Microelectronics and Nanotechnology
Microelectronics and nanotechnology are closely related fields that investigate the properties—electrical and others—of the very small. Although their names suggest the difference in scale between a micron (a millionth of a meter) and a nanometer (a billionth of a meter), in fact a particular feature can as easily be described as .08 microns or 80 nanometers long. The word nanotechnology was first used in 1974, but by then scientists had long been working with entities smaller than a nanometer, including films just one molecule thick.
Long before there were powerful microscopes to see phenomena at the atomic and molecular level, Irving Langmuir and Katharine Blodgett worked at the nanometer scale, studying films just one molecule thick.
At the dawn of the age of microelectronics, N. Bruce Hannay used innovative methods to perform the chemical tasks of making “pure” semiconductors and analyzing them for trace impurities.
The age of microelectronics had hardly gotten started when Richard Feynman predicted the emergence of nanotechnology, the understanding and manipulation of matter at the atomic and molecular scale.
Through technical innovations and business savvy, chemist and entrepreneur Gordon Moore helped firmly establish the silicon-based microelectronics industry in California’s Silicon Valley. He cofounded Intel Corporation in 1968.
When we think of materials that conduct electricity, we usually think of metals, not of synthetic polymers, such as plastics. But in the 1970s, Alan MacDiarmid, Alan Heeger, and Hideki Shirakawa developed special “conductive polymers.” Their work, for which they received the Nobel Prize in chemistry, led to significant applications in microelectronics.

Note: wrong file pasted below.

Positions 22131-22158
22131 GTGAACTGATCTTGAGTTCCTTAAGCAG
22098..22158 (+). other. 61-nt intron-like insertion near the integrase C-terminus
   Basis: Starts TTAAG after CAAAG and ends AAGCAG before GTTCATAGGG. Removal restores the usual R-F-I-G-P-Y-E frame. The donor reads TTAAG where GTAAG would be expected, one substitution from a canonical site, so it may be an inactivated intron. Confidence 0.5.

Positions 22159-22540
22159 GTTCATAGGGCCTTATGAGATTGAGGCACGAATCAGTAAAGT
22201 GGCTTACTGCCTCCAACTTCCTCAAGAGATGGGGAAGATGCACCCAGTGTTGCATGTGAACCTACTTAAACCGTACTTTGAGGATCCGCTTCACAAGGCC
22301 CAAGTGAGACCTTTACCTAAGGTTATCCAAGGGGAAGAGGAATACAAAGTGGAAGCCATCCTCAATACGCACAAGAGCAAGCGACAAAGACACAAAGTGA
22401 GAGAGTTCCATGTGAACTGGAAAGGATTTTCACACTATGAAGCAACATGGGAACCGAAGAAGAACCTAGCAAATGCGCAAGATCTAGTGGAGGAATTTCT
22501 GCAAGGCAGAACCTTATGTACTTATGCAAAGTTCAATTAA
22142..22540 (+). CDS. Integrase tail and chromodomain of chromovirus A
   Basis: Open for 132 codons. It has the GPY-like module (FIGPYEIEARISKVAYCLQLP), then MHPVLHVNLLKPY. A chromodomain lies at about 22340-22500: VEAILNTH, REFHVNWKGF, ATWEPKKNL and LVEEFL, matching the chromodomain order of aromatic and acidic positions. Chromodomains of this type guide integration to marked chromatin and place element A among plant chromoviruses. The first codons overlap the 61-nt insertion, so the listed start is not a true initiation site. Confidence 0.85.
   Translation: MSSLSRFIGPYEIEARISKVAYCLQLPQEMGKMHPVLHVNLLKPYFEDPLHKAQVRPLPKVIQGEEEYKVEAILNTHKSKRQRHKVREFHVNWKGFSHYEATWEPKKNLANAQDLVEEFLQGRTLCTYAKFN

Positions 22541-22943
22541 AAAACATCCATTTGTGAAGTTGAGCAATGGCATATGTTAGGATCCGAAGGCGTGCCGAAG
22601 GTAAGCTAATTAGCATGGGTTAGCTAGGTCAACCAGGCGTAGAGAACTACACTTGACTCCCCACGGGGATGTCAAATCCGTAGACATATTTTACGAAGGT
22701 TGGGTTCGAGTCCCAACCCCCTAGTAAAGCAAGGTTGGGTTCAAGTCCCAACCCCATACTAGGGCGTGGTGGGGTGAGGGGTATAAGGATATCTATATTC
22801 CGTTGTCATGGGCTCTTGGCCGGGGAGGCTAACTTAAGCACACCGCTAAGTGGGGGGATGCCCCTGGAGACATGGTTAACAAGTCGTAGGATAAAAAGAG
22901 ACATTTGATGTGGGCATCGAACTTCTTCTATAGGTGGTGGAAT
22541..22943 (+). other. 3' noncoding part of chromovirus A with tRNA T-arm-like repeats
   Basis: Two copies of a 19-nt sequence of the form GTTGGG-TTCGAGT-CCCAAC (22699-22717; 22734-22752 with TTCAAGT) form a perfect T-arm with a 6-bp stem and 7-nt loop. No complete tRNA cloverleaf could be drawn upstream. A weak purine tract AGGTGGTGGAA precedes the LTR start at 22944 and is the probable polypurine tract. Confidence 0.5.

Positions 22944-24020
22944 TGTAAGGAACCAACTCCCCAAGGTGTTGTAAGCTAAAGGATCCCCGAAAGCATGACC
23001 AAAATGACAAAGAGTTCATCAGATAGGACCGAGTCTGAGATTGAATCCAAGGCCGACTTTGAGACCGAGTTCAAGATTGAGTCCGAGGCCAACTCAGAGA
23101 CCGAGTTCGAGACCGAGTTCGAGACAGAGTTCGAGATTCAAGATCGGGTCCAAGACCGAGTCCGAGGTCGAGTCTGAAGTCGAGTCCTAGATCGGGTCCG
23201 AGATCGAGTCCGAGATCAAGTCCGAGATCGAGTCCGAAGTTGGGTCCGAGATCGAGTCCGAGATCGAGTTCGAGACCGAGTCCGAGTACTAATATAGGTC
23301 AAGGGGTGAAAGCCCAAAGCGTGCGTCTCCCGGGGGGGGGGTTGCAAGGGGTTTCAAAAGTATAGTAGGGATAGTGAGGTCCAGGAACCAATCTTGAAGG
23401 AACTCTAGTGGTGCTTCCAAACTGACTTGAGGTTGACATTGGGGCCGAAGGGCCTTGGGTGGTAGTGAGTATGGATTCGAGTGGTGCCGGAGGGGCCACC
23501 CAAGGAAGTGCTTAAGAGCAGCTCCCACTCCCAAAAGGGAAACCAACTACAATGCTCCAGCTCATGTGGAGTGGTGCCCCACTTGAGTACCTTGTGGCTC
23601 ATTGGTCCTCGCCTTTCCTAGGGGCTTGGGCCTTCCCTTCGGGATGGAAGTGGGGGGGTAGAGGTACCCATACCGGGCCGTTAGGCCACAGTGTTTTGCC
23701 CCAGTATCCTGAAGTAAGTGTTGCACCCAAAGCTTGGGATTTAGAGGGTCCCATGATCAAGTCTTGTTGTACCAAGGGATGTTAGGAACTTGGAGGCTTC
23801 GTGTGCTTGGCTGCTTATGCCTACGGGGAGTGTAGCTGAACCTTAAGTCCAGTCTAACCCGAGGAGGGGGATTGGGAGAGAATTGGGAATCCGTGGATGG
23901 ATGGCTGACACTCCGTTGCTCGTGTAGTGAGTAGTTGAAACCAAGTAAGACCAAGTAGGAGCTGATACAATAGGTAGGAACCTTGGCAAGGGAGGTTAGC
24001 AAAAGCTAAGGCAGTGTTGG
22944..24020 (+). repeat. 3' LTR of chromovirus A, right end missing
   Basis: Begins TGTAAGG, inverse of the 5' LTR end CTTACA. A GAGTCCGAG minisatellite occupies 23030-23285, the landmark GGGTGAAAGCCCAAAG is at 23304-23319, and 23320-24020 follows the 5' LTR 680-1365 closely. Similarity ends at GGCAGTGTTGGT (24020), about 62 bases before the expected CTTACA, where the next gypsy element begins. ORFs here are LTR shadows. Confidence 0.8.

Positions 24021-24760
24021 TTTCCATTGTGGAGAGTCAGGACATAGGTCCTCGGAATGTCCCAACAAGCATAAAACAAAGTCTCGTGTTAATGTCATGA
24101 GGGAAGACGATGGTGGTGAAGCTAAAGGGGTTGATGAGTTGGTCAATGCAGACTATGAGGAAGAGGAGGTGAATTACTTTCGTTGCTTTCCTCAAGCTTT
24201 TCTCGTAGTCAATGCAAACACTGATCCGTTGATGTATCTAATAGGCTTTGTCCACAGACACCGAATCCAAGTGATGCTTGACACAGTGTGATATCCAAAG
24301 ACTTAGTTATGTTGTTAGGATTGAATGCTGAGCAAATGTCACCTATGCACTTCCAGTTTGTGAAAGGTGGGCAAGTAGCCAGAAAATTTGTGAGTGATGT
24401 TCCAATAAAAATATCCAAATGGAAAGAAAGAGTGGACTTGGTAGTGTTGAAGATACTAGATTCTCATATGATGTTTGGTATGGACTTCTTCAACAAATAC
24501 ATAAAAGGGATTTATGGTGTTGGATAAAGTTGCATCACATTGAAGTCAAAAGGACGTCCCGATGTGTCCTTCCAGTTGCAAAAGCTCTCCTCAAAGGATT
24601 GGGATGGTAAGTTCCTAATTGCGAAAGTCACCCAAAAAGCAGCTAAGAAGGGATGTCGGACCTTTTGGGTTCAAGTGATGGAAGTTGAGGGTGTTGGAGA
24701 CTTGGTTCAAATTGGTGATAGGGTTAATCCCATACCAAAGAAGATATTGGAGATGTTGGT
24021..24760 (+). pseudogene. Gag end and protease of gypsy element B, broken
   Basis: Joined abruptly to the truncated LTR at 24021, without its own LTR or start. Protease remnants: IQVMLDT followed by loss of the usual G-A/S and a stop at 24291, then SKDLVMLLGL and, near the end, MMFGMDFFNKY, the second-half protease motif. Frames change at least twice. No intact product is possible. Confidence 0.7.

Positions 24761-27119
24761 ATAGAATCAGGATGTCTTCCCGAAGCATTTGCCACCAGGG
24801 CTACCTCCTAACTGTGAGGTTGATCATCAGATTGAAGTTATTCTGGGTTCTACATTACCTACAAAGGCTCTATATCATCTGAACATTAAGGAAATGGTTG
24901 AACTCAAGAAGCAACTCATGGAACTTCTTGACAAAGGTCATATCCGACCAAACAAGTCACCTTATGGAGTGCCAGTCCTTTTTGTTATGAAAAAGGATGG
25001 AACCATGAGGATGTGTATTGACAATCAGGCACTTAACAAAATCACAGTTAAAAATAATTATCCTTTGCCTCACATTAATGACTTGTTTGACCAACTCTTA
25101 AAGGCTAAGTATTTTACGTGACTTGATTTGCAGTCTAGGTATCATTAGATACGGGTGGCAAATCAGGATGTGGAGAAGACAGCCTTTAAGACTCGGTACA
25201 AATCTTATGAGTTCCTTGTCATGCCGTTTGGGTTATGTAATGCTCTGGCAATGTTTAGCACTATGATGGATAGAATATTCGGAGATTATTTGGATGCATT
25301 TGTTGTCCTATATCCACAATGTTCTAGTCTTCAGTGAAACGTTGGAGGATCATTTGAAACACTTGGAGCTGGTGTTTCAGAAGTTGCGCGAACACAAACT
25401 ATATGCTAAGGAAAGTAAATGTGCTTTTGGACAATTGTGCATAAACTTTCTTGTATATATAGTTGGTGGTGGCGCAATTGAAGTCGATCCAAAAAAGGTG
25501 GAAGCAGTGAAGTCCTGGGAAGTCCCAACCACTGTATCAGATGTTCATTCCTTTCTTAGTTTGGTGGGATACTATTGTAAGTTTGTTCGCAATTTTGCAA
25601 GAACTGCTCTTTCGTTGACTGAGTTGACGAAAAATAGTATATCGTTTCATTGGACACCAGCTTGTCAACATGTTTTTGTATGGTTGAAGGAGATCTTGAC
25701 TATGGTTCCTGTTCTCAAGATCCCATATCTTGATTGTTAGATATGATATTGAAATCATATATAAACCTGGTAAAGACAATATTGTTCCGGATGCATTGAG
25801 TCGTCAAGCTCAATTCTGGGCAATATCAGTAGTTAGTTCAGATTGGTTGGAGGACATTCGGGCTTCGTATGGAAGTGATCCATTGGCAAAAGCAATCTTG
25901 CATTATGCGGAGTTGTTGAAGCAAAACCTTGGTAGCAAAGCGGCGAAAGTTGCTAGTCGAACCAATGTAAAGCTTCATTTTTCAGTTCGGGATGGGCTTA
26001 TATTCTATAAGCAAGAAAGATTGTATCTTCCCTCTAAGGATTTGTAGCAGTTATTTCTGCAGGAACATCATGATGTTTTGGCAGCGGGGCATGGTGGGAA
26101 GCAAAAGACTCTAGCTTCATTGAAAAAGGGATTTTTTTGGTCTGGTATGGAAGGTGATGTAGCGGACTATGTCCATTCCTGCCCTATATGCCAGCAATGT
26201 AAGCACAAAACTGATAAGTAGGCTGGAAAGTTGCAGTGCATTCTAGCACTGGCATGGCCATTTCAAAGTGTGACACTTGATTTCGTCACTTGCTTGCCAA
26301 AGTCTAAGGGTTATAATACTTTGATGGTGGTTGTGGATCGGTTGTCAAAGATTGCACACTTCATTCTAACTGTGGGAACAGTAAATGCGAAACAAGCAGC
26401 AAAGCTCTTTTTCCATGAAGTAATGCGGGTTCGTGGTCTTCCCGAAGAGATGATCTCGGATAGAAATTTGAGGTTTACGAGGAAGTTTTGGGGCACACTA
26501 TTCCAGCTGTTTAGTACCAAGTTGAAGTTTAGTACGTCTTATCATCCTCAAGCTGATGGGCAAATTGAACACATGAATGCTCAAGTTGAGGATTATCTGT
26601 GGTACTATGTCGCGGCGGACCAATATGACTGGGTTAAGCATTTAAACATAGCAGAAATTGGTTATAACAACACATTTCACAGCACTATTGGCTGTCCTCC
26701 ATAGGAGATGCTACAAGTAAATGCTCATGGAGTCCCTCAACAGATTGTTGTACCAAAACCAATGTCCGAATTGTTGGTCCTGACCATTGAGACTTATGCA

With their discovery of buckyballs in 1985, Richard Smalley, Robert Curl, and Harold Kroto furthered progress to the long-held objective of molecular-scale electronics and other nanotechnologies.
While a scientist at Dow Chemical, Donald Tomalia created special tree-like polymers called dendrimers that have numerous existing and potential applications, especially in biomedicine.
Elsa Reichmanis devised polymers that let manufacturers create ever-smaller parts in computer chips, making each chip more powerful. She also participates in research on newer, cutting-edge materials for electronics.